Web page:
Memes: How far is too far?

in Opinion by
Memes dominate much of social media, with even meme accounts dedicated to create the next most popular meme. Yet, are these truly beneficial to society or do they just divert attention away from serious issues? (Photo/KQED)

Far-right members attempted a historic coup on the Capitol Jan. 6, attacking and invading the building to overturn the supposed illegality of the election of the Democrats Joe Biden and Kamala Harris. Many quickly flocked to popular social media sites, especially Twitter and Instagram, to find entertaining reactions and jokes related to the domestic terrorist attack. Despite five deaths, FBI investigations and dire messages from Congress, there were plenty of jokes to spare. In a time of hyper-globalization through communication, questions arise as to whether the massive number of jokes are necessary to get through difficult scenarios or detrimental to the severity that the situation should be viewed with.

Nowadays, these jokes are most often represented in the forms of memes. Memes are segments on the internet that contain media usually in the forms of pictures or small clips, along with a caption that relates the visual aid to something occurring in the present day. Meme culture, a term used to describe the rapid emergence of memes, is especially pervasive among the internet, even gaining traction with older generations. 

Yet, even before the vast increase in technology allowed for the proliferation of memes, many mediums existed to parody and lighten serious events. Sitcoms, like the 1972-1983 series “M*A*S*H” which created humor around the deadly Korean War, demonstrate how comedic shows about devastating events have always struck a chord with humanity. These coping mechanisms are so popular that, for example, so many people watched the “M*A*S*H” finale that the sewage system in New York City was flooded when people waiting until immediately after the episode used the restroom

In some ways, Generation Z, those who have created and embraced memes, with some even stating that the language of Gen Z is memes, has dealt with an extraordinary set of circumstances. Combining events like climate change and a pandemic with widespread Internet that can barrage all with an endless stream of bad news, Generation Z uses memes to cope. The ability to poke fun at unfortunate circumstances rather than wallow in misery can be essential to the continuation of a normal, or even optimistic, outlook on life. While providing an easier method to approach such events, meme culture combines a community of people, as people bond over the shared humor. 

The lighthearted tone of memes often brings awareness to serious issues. The proliferation of jokes across social media informs many of arguments and perspectives they might not have otherwise been exposed to. Often, a meme can influence someone to further their research into the topic. But, in some ways, meme culture prohibits true activity on that topic. The joking nature of the meme discredits the seriousness of that topic. Instead of promoting serious conversations and activism, the subject is reduced to a mere joke so many do little to improve the original issue. For example, there are a numerous amount of memes about the regulation of guns, insulting the many politicians who are against gun control. Yet, rather than promote serious activism like protesting and political lobbying, many are simply amused and move on. In addition, many people, often, use them to antagonize the other side, making questionable jokes about the opposing ideology. Rather than sparking more debate and discussion of that particular ideology, these memes serve to solely highlight a perceived foolishness of the opposing sides, creating polarization without effective discussion using tactics like name-calling and ‘dark’ jokes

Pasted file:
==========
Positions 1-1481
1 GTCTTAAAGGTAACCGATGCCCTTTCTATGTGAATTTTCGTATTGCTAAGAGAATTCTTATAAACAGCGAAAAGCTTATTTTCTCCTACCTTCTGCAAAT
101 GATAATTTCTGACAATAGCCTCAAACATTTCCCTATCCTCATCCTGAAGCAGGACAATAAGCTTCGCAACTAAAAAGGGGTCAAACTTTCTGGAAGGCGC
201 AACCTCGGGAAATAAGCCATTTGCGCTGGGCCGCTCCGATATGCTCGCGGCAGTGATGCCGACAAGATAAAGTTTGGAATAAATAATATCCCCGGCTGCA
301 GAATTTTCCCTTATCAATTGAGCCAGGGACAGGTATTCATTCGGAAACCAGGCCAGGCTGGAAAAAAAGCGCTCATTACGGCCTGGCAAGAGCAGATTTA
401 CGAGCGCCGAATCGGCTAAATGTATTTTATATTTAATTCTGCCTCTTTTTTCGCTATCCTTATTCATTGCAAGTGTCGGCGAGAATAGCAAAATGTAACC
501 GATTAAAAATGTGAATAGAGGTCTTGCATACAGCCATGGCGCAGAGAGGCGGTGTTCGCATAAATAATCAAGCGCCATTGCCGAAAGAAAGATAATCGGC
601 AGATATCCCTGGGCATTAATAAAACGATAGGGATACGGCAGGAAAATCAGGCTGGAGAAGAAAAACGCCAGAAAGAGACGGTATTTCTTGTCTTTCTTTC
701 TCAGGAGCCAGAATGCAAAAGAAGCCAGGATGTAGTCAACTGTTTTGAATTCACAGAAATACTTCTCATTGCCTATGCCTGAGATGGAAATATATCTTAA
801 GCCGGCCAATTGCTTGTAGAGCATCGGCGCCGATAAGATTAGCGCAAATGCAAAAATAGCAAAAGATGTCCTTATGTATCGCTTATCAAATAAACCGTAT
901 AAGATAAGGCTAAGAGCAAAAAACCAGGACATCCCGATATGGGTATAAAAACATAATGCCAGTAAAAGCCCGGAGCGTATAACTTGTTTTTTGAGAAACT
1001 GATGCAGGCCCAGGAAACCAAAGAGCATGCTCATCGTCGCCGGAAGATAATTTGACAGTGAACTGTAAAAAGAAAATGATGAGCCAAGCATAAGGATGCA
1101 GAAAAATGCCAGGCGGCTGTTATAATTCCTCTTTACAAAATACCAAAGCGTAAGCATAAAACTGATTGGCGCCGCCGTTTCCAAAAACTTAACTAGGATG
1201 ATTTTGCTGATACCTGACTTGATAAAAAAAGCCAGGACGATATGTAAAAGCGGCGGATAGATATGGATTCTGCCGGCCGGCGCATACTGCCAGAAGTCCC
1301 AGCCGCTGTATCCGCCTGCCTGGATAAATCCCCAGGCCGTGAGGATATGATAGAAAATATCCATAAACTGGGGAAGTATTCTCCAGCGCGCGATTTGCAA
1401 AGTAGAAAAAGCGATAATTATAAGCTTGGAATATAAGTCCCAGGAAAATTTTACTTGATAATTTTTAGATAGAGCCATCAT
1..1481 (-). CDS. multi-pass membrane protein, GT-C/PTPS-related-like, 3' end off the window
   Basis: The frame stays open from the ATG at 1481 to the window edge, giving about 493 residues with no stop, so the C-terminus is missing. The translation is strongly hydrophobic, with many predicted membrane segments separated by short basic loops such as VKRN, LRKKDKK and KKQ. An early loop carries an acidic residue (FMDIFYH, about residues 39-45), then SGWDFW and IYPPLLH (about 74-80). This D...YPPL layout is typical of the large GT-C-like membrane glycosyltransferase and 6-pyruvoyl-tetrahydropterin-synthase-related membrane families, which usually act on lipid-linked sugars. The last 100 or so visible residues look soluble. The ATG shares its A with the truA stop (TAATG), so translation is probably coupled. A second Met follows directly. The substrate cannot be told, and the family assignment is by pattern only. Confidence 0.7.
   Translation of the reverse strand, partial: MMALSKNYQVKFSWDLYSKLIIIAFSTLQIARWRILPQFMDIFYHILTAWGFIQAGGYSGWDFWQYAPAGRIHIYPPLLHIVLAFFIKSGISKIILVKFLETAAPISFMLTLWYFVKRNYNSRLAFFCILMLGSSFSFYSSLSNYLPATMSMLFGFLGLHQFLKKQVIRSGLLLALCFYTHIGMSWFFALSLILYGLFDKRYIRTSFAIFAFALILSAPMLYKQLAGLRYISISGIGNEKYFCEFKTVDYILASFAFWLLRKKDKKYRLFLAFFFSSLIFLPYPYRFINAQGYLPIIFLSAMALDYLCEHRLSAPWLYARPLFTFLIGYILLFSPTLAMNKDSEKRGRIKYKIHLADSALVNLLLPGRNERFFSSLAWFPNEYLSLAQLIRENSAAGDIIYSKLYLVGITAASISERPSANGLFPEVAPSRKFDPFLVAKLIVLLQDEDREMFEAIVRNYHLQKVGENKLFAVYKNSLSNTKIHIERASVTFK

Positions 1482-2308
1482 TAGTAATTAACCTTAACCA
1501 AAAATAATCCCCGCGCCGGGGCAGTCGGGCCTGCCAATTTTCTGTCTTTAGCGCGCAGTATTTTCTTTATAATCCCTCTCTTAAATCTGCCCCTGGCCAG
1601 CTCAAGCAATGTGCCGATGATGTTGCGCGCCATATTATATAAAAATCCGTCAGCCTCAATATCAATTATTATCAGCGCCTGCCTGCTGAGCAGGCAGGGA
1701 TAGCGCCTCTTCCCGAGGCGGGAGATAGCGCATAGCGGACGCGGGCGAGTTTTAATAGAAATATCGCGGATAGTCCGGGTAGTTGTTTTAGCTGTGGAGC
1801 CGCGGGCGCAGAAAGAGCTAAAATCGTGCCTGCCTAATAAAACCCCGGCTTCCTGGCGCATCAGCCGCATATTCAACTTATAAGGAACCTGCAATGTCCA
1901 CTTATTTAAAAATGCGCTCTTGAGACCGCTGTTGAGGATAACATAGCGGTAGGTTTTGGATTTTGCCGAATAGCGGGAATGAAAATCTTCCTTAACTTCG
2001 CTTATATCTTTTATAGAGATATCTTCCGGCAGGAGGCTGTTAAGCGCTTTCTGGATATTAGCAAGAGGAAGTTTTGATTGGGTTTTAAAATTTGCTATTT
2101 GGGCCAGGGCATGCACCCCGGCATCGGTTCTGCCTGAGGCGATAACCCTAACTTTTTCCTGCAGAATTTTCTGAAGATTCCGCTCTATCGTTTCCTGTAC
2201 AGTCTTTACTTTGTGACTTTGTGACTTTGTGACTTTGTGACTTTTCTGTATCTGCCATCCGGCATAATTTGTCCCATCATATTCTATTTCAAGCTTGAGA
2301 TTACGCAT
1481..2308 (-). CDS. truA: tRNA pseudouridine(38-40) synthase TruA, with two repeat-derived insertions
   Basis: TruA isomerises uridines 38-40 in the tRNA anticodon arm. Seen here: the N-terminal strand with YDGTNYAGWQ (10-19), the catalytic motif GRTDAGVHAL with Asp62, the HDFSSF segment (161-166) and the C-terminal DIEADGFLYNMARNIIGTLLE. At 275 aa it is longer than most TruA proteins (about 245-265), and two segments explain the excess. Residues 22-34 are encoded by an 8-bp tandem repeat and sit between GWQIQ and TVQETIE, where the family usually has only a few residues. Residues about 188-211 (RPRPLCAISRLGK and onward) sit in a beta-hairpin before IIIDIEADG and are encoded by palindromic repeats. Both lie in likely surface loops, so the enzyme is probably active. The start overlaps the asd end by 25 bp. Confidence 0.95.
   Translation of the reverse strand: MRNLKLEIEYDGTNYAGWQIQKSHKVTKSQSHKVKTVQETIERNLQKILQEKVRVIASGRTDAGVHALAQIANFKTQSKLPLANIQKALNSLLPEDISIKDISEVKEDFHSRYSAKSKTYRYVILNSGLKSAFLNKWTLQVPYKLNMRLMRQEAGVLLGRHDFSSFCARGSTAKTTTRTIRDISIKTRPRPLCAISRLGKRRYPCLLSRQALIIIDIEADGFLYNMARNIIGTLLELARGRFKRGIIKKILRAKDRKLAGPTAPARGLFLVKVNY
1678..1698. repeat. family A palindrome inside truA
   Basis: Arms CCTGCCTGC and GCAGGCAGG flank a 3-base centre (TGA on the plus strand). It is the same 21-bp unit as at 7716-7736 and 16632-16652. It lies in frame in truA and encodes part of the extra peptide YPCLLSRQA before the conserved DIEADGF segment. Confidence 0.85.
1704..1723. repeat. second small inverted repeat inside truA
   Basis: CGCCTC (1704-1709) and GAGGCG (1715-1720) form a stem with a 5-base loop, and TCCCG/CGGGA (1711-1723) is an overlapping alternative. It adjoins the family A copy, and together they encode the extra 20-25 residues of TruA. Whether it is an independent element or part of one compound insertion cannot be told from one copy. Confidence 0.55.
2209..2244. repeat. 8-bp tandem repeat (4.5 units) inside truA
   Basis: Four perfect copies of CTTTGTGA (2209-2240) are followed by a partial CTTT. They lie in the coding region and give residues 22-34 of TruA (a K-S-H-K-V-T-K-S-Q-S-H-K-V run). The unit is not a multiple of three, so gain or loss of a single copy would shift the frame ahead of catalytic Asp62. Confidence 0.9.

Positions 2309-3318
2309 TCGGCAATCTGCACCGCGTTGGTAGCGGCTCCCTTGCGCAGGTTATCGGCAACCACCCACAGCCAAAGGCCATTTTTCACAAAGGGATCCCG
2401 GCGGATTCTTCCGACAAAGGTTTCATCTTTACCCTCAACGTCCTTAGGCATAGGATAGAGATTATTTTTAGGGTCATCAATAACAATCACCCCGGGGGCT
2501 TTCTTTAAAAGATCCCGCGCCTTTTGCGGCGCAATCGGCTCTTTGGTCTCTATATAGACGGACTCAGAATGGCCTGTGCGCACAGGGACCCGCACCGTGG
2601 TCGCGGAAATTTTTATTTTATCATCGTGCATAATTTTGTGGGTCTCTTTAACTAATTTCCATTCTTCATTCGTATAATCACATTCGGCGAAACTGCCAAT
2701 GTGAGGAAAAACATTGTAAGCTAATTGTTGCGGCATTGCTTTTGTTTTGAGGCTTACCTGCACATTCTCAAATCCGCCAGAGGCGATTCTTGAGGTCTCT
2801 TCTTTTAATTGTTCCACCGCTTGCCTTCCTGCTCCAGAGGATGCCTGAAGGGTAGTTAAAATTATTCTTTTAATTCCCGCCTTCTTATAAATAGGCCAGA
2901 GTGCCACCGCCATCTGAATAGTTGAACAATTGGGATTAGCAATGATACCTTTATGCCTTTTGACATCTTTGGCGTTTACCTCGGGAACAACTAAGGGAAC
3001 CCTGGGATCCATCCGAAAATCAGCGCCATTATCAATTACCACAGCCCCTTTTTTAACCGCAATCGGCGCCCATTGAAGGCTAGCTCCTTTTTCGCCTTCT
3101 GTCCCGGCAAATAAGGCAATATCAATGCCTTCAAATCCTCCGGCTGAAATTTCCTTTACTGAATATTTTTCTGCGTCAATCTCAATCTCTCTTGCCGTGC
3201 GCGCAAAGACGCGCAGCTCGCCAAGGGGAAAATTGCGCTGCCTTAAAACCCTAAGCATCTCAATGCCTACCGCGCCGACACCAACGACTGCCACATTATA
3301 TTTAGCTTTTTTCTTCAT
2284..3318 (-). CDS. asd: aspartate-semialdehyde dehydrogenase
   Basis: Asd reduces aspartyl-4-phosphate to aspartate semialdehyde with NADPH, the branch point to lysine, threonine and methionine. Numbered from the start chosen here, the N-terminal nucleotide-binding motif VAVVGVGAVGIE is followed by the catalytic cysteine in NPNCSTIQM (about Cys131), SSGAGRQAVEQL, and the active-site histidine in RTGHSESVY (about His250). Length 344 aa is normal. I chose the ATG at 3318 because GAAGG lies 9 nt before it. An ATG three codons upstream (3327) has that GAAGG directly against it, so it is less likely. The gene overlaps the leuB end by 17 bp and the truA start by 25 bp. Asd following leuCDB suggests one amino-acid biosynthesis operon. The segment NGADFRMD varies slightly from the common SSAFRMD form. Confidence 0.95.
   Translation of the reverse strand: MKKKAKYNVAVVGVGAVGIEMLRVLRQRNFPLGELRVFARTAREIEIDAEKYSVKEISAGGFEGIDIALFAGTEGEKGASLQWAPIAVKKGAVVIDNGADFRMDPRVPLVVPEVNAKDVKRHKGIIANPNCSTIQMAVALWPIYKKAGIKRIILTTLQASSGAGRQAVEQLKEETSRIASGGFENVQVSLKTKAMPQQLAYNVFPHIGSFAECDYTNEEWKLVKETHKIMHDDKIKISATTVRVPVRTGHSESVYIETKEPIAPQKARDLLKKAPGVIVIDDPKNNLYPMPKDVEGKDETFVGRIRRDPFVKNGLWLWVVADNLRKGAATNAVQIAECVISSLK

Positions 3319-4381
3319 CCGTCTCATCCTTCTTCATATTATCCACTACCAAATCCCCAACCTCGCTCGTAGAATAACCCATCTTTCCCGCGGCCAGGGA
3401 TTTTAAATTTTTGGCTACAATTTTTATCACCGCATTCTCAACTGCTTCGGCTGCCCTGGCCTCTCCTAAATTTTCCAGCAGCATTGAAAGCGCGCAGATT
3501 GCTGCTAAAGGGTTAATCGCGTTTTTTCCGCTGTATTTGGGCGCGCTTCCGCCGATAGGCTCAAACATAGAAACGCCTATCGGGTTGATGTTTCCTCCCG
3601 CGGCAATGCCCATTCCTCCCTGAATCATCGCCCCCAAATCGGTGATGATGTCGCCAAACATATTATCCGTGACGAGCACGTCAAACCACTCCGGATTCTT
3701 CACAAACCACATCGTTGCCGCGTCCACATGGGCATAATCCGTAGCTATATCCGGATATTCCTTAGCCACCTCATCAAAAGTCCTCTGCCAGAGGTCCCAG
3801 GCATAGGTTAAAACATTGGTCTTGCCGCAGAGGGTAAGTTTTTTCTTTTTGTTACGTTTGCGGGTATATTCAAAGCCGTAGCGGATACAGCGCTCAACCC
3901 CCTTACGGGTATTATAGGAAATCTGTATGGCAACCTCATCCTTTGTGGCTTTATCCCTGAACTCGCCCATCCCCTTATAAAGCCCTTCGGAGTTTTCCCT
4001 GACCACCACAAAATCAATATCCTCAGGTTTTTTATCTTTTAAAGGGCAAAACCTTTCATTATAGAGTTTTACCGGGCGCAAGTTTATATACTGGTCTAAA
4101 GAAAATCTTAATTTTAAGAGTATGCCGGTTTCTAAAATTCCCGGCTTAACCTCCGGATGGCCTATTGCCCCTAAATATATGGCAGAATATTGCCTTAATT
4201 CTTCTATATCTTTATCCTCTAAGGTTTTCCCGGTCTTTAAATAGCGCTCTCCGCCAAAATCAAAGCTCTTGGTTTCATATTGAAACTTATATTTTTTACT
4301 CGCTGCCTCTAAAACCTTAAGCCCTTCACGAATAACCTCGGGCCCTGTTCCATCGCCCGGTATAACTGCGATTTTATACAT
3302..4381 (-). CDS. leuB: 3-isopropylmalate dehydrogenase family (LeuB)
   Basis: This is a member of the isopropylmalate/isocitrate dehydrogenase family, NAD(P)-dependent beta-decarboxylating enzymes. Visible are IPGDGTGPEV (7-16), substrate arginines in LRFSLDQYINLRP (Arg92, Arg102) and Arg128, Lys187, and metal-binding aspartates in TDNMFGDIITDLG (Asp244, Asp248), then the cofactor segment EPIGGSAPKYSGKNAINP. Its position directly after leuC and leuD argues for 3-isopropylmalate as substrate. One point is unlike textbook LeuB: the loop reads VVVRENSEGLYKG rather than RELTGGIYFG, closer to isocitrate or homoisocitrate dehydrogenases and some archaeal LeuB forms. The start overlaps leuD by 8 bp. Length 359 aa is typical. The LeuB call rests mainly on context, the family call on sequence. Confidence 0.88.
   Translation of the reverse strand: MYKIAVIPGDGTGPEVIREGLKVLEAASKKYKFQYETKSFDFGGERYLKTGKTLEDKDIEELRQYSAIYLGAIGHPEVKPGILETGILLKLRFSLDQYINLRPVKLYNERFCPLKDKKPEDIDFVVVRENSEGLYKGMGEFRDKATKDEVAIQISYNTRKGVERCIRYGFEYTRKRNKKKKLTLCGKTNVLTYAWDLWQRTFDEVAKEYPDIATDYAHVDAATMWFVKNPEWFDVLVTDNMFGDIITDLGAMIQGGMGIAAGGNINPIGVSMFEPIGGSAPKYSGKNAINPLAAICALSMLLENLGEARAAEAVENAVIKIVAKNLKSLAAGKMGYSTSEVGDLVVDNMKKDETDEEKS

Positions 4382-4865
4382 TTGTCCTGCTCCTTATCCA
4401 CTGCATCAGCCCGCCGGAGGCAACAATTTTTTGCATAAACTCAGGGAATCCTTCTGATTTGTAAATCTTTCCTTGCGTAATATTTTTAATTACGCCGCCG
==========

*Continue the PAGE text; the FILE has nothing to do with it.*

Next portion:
The line that traipses this careful boundary of ‘sensitive’ and ‘dark’ jokes with ‘offensive’ and ‘insulting’ jokes is, also, difficult. As meme culture takes serious events into account, some will consider these dark topics to promote jokes that target certain groups of people. With the memes that emerge with certain situations, a hurtful intent could be included; yet there is much disagreement as to when this scenario occurs. A narrative that spreads disinformation about a certain group of people can contribute to a declining public opinion or respect for no reason. An often ‘shock’ nature of memes allows for hate speech to spread easily. For example, cartoon character Pepe the Frog became identified as a hate symbol by the Anti-Defamation League (ADL) through memes proliferated by alt-right groups. While all Pepe the Frog memes did not spread hate, the creation of a few that depended on ‘shock’, offensive humor cemented this character as a hate symbol.

So do memes have a negative or positive effect? Overall, the concept of memes itself is not good or bad; it is how it is being used that determines its effect. Some people may spread awareness and help others, while others may insult certain groups of people and spread hate.

Eva, a junior at American Heritage School, is starting her first year as a writer for the Patriot Post. She enjoys all things literature and is part of many clubs including the National Honor Society, Key Club and Black Student Union. When she is not studying, she is at swim practice or watching Netflix.

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